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FGF Op-Ed
THE REACTIONARY UTOPIAN
January 18, 2017

Joe Sobran

Sacraments and Sodomy

by Joe Sobran
fitzgerald griffin foundation


[Sobran's, December 2003] — Andrew Sullivan has established himself as the most eloquent voice of “gay” Catholics in the American media. He recently wrote a piece on the op-ed page of the New York Times to bewail what he chooses to call the Church’s “hostility” to homosexuals.

“How can I worship at the altar of intolerance?” he asks. “For the first time in my own life,” he goes on, “I find myself unable to go to Mass.” He insists that he is, and will always be, a Catholic. Still, “It would be an act of dishonesty to enable an institution that is now a major force for the obliteration of gay lives and loves; that covered up for so long the sexual abuse of children but uses the word ‘evil’ for two gay people wanting to commit to each other for life.” He speaks of his “tears of grief and anger,” his “distress,” his “anger and hurt.” “There are moments in a spiritual life,” he concludes, “when the heart simply breaks.”

Not all desires are “needs.” Does a pedophile “need” sexual relations with children? Was the woman taken in adultery satisfying a “need”? What led or drove her to adultery? Was her husband cruel and unfeeling?

 

The immediate provocation for all this was the expulsion of a homosexual couple from a parish choir in the Bronx after they had gotten a civil marriage license in Canada and announced their union in the Times. That is, they had broken some long-standing rules of the Church and had publicized the fact. So the Church, in its intolerance and cruelty, had excluded them. “Gay people are the last of the untouchables. We can exist in the church only by silence, by bearing false witness to who we are.” Gay people are denied “any outlet for their deepest emotional needs.” Sullivan concedes that “this will not change as a matter of doctrine,” but that doctrine was “never elaborated by Jesus.”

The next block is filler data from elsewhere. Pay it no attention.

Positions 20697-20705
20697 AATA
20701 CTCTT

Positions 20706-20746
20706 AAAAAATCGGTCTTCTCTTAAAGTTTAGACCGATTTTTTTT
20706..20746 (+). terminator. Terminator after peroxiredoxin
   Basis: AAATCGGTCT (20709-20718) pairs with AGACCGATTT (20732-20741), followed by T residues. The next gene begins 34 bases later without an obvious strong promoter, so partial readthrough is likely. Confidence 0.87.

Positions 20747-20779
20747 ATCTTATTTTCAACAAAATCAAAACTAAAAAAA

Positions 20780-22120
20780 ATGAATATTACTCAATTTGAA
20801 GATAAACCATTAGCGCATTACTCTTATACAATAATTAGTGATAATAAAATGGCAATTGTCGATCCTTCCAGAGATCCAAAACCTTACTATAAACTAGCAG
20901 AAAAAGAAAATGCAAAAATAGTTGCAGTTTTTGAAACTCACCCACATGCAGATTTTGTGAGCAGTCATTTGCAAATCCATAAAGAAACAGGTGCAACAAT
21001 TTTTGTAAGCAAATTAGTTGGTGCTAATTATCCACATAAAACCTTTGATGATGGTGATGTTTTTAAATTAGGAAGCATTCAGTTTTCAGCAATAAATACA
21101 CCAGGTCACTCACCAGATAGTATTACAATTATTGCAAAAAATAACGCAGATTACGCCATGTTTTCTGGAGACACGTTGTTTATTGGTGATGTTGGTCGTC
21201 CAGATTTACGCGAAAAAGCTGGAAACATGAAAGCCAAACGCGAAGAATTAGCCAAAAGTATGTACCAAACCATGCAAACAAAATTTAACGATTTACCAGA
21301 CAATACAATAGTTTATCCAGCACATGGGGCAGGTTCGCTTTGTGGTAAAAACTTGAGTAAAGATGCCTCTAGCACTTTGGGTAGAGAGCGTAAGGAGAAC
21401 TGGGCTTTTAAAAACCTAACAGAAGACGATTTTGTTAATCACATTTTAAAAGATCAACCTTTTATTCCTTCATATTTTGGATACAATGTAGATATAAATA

How can one fail to sympathize? Sympathy is called for. But so is reason. You must certainly pity the man whose sexual desires doom him to a life of loneliness, frustration, and social disapproval. This is also true of the pedophile to whom Sullivan adroitly and tactfully alludes (though without facing the analogy, which could be fatal to his case).

You might even extend a bit of sympathy, if you’ve any left to spare, for the Church authorities, whose duties include enforcing ancient standards of moral conduct, which have suddenly come under attack. These standards apply to everyone; they aren’t particularly aimed at homosexuals. But the bishop who does apply them to homosexuals, in today’s climate, can expect to be publicly accused of “intolerance” and “hostility,” in the pages of our newspapers, by lugubriously self-dramatizing dissenters.

Not all desires are “needs.” Does a pedophile “need” sexual relations with children? Was the woman taken in adultery satisfying a “need”? What led or drove her to adultery? Was her husband cruel and unfeeling?

 

The problem with Andrew Sullivan’s argument [is] its utterly self-absorbed childishness. He can’t admit that a principle may be at stake; he demands that the moral law itself be altered to accommodate homosexuals.

Of course Jesus didn’t specifically condemn sodomy. He had no reason to. The moral standards, the ones it still falls to Catholic bishops to preach and enforce, were known to everyone. Sexual relations were confined to marriage. Nobody suggested it should be otherwise. It was taken for granted that the sexual appetite was unruly, but it was up to each person to practice self-control.